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Rivers State: The Bill On Illegal Development Levy

By Nwaorgu Faustinus Chilee

As a person, I have seen, witnessed and heard how a few individuals impose illegal development levy by force on land developers, landlords, landladies etc, who want to either erect fence, sink borehole, mold blocks or dig foundation of the building without being punished by the suitable authority. I therefore heaved a great sigh of relief when I learnt that a bill on illegal collection levy from land developers will be passed into law which will put an end to the collection or rather imposition of illegal development levy known as “matching ground or bush entry” among other nomenclature given to it by the extortionists. It was the activities of these (extortionists) that made me to do a piece in March 2009, entitled Illegal Agents and Development Fees (Matching Ground) which was not published.

Here under is the piece:
Over the years, communities who are development-conscious have devised ways to enrich their revenue base through the payment of one form of levy or the other to provide town halls, borehole and to renovate dilapidated community markets. Such levy can be in the form of money paid for the use of shed in the market, payment for the purchase of water from community boreholes and so on.

However, the development that played out at Eliminigwe Estate, Elelenwo, in Obio/Akpo Local Government Area of Rivers State calls for immediate intervention from the state government. It is no longer uncommon to see building projects such as the laying of foundation, erection of fence, sinking of borehole and molding of blocks at site of a building stopped by agents who claim to be taskforce for the collection of development fee. Work at such sites can commence only when the agents are settled.

These agents who operate on motorcycles, ride through all the nook and crannies of the estate either to stop the development going on at the site or to collect money from the owner of the land that is being developed or the company that is sinking borehole. Land owners who develop their land and companies that sink borehole in and around the estate see the activities of these agents as counter-productive, extortion, dreadful and capable of frightening would-be land developers, buyers and companies away from the area.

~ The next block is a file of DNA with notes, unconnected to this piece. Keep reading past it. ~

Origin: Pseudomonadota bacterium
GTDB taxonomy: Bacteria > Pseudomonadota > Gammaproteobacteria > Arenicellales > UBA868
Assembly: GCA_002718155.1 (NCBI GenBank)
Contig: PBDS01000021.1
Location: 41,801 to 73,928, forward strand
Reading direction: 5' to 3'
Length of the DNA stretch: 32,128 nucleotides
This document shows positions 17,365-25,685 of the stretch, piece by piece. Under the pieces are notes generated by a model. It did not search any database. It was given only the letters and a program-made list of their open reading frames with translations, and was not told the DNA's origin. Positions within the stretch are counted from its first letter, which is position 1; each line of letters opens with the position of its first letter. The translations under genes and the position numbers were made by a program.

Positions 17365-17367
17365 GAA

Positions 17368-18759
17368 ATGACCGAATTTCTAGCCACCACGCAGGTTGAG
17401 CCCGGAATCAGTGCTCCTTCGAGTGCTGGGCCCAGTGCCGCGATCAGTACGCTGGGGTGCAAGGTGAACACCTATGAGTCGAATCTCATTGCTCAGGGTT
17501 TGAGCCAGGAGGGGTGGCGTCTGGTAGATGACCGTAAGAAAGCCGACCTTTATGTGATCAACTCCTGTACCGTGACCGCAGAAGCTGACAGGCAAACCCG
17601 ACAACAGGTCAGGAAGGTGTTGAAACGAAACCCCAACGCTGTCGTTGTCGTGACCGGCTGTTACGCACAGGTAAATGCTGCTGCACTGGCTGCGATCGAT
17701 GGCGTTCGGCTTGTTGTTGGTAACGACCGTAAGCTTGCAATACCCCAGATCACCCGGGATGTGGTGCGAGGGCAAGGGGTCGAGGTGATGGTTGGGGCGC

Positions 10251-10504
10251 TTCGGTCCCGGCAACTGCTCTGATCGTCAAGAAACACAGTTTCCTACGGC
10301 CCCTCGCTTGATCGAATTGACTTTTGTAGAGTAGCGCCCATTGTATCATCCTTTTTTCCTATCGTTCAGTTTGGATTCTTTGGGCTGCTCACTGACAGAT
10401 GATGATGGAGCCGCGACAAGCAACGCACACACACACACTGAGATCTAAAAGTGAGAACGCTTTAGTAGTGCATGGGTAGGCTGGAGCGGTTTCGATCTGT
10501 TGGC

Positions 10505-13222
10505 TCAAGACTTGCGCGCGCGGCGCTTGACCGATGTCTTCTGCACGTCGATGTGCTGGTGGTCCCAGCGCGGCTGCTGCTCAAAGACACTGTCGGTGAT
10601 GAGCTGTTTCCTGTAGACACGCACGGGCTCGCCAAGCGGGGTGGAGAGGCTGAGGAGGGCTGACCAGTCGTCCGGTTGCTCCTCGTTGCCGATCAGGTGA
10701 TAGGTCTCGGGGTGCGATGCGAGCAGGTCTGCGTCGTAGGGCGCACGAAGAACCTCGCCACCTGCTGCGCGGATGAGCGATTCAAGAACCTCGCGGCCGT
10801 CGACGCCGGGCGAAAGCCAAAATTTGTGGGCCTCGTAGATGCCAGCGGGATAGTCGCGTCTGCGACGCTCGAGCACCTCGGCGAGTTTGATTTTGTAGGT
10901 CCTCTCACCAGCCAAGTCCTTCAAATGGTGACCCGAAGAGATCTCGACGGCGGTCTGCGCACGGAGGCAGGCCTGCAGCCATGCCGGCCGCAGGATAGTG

The agents who are alleged to be cannabis addicts, do move around the estate to collect development fee popularly known in Port Harcourt as “matching ground”, and are ever ready for a showdown with anybody that does not come up with the development fee. One instance will suffice.

I was a close observer to what happened to a young man simply identified as Ikenna Amaechi, who resides in the estate. On march 10,2009, to young men identified simply as Austin and Eze stopped block molders that were molding blocks at the site of one Mr. Ogbonna Amaechi the elder brother of Ikenna, saying the owner of the plot has not paid his development fee. Ikenna tried to convince them that his brother has settled their “Chairman” but they (development fee collectors) said that their chairman did not settle them. In the ensuing argument, Austin and Eze pounced on Ikenna, beat him black and blue and almost had Ikenna's ear bitten off.

It was only when they were settled that they allowed the block molders to continue with their work. The above incidence is not the only one that has taken place according to reliable sources in the estate. In the first week of March 2009, the same agents stopped labourers who were laying the foundation of a building as well as a borehole drilling company from sinking borehole in private residential home. It was not until they were settled that they left. The question on the lips of would-be borehole owners, land developers, borehole-sinking companies amongst others is; when will this extortion end? Are these fees mandatory and approved by the state government and if not, what is the appropriate authority is doing to nip the trend in the bud?

The way and manner the agents go about the collection according to the residents lack accountability. It is the believe of the inhabitants of the estate that the fee derive from the payment of “matching ground” goes into private pockets instead of using it for the overall good of the community.

There are over six different receipts from different group and local government issued to those who want to develop their land, especially non-indigenes that amounts to over N 300,000 naira, apart from the money paid for the purchase of the land.

It is also important to draw the attention of the state government and the local government that oversees the collection of revenue from traders at the Oil Mill Market on Wednesdays, on the activities of agents that impose multiple levy on petty traders at the market. The manner the agents go about the collection of levy leaves one to wonder if the money collected eventually gets to the appropriate authority. It is therefore important to monitor these agents and to put suitable mechanism in place, judicious levy collection devoid of any underhand dealings or corruption.

To conclude, my commendation goes to the state government and members of the state house of assembly as they initiate and pass into law the bill on Illegal Development levy in the state. As the inhabitants are watching how the government will tackle this problem, there is no better time to act but now.

Nwaorgu Faustinus Chilee socio-political commentator writes from Igboeche, Port Harcourt, Rivers State.